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Autogenic Training: How to Practice Autogenic Therapy

Practice-Autogenic-Therapy

by Matt Weik, BS, CSCS, CPT, CSN

Autogenic training, also referred to as autogenic therapy, is a practice that harnesses the body’s natural ability to relax and counteract various mental and physical symptoms.

This versatile technique, which involves controlled breathing, specific verbal cues, and mindful meditation, is not limited to just sports psychology. Autogenic training holds promise for addressing a diverse range of concerns, extending its benefits beyond athletic performance, and goes much deeper, offering a holistic approach to overall health and wellness.

In this article, we will dive deeper into the world of autogenic training, the benefits, exercises, and how it actually works.

Disclaimer: This article is for informational purposes only. It is not meant to treat or diagnose any condition. It is recommended that you speak with your doctor before starting any exercise program, making changes to your nutrition plan, or adding any supplements to your current regimen.

What is Autogenic Training?

Autogenic training (AT) or autogenic therapy is a relaxation technique that involves visualization.

To practice autogenic training, a person focuses on a physical sensation or specific body part to enter a state of relaxation. This self-hypnosis centers on muscle heaviness, body temperature, and releasing tension. Practitioners can express verbal phrases to induce relaxation.

German psychiatrist Johannes Heinrich Schultz developed this method at his neurology and psychiatry practice in Berlin in the 1920s before medical and mental health professionals widely accepted it. This physical and sensory experience can help reduce tension headaches and sleep issues and lower blood pressure, among other health benefits.

Despite being less known compared to other relaxation methods, a 2008 meta-analysis underscored the effectiveness of autogenic training in managing anxiety.

Interestingly enough, I interviewed a guy named Peter Siegel, who worked with athletes, and part of what he did involved this type of practice in order to help athletes perform at the highest level.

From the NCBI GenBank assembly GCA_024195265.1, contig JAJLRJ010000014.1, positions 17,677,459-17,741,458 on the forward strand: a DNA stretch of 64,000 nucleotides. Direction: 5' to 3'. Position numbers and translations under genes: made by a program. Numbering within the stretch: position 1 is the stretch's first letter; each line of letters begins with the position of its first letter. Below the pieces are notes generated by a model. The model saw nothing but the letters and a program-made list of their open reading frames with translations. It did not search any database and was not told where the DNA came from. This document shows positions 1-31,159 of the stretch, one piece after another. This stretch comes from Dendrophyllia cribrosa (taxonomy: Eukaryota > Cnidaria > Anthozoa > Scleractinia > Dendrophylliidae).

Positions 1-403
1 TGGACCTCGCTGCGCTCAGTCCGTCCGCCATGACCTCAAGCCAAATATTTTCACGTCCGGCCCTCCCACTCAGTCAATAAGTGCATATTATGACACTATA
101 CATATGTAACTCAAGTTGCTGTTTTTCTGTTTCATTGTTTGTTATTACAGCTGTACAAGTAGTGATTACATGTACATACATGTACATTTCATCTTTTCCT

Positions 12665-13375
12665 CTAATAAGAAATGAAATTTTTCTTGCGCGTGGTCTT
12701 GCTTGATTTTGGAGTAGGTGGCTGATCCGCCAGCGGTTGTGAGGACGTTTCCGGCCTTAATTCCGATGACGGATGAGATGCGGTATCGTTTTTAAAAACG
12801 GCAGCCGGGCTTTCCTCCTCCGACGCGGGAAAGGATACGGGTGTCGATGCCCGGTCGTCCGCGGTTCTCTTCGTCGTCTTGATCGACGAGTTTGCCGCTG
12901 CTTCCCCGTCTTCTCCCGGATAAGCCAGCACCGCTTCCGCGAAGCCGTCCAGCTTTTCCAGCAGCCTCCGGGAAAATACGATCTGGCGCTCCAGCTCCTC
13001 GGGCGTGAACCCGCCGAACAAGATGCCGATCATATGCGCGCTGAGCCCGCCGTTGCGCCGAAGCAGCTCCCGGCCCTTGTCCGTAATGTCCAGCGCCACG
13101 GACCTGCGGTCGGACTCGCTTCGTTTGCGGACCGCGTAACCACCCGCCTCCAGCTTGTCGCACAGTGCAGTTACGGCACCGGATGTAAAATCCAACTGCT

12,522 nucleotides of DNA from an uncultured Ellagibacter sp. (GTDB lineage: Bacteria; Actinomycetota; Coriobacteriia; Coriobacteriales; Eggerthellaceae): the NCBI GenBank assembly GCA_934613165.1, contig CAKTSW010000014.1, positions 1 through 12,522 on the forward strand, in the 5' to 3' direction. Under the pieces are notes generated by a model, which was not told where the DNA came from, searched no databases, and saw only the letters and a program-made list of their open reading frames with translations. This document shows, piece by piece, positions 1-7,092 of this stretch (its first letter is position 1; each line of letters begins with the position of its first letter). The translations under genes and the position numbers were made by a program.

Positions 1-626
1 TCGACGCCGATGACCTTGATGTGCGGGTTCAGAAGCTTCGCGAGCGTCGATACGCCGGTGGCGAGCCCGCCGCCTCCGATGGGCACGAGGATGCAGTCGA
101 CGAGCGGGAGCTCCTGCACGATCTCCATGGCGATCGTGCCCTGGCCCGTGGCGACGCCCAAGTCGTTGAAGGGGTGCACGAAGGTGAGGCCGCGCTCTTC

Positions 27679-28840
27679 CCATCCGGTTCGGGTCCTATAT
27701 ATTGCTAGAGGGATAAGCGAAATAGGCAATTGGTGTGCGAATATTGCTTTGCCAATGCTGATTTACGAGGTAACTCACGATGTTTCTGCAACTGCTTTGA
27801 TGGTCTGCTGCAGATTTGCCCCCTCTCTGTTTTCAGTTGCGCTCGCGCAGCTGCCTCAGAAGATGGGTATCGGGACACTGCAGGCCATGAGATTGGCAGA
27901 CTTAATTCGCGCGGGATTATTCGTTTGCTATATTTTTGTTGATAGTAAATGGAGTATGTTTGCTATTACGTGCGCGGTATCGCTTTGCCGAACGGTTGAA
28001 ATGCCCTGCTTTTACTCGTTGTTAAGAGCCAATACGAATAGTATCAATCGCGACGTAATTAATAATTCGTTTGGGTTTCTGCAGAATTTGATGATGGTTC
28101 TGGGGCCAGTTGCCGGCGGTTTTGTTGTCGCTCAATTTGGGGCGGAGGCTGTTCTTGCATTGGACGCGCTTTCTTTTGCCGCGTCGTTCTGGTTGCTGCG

How Does Autogenic Training Work?

Autogenic training was first created to help people relax. It’s a bit like yoga or meditation because it affects how your body’s automatic nervous system works.

The main idea behind autogenic training is to teach people to make themselves calm when they need to. This can help them deal with stress better and control things like their heart rate, blood pressure, and breathing.

People who are trained in this method teach six basic techniques to others, but they do it slowly over several months. These techniques are meant to make your muscles feel heavy and your body warm. They also help you pay attention to things like your heartbeat and breathing.

A session usually lasts about 15 to 20 minutes, but it’s important to practice at home every day.

Autogenic Training Exercises

Autogenic training is a method aimed at helping your mind and body relax by following a sequence of six phases. The goal is to create sensations of warmth and heaviness throughout your body and a cool feeling in your forehead.

Here are the six standard exercises used in autogenic training:

  • Muscle heaviness in limbs: Begin by focusing on one limb at a time, expressing phrases like, “My left arm feels increasingly heavy.” Shift to the next limb until all limbs can relax simultaneously.
  • Body warmth: After experiencing muscle heaviness, shift your focus to feeling warmth throughout your body, starting with individual body parts before embracing warmth in your entire body.
  • Heartbeat calmness: When you feel warm and heavy, concentrate on slowing your heart rate by stating, “My chest feels relaxed and warm. My heartbeat is calm and tranquil.”
  • Deep, calm breathing: Progress to your breathing without trying to actively control it. Instead, say, “My body breathes naturally and deeply.”
  • Abdominal softness and warmth: Relax your abdominal area by stating, “My gut (or chest or solar plexus) feels warm and soft.”
  • Forehead coolness: Finally, soothe tension in your head and face by cooling your forehead internally, saying, “My forehead is relaxed and pleasantly cool.”

Once you’ve mastered each phase individually, you’ll progress through all six in one session. The duration of a complete session varies, so allow yourself time to relax naturally and gradually.

Benefits of Autogenic Training

Autogenic training is known for its potential to address various health issues and conditions, including:

  • Unexplained pain
  • Tension and migraine headaches
  • Depression and anxiety
  • Asthma
  • High blood pressure
  • Sleep difficulties
  • Symptoms related to Parkinson’s disease
  • Irritable bowel syndrome (IBS)
  • Vascular diseases

In a 2021 survey conducted during the COVID-19 quarantines in Spain, researchers explored the impact of autogenic training on individuals’ subjective perception of physical and emotional health.

The findings suggested that autogenic training could be beneficial for individuals experiencing fear of illness, moments of high anxiety, and a desire to improve their relationships with others.

Similarly, a 2020 study examined the potential of autogenic training to address physical health issues.

Is Autogenic Training Effective?

Studies have shown that autogenic training is beneficial for improving both mental and physical health.

According to a 2002 report, this relaxation technique has moderate to significant effectiveness in improving overall well-being. However, the extent of its success may vary among individuals, depending on factors such as dedication, consistent daily practice, patience, and the severity of the condition being addressed.

 

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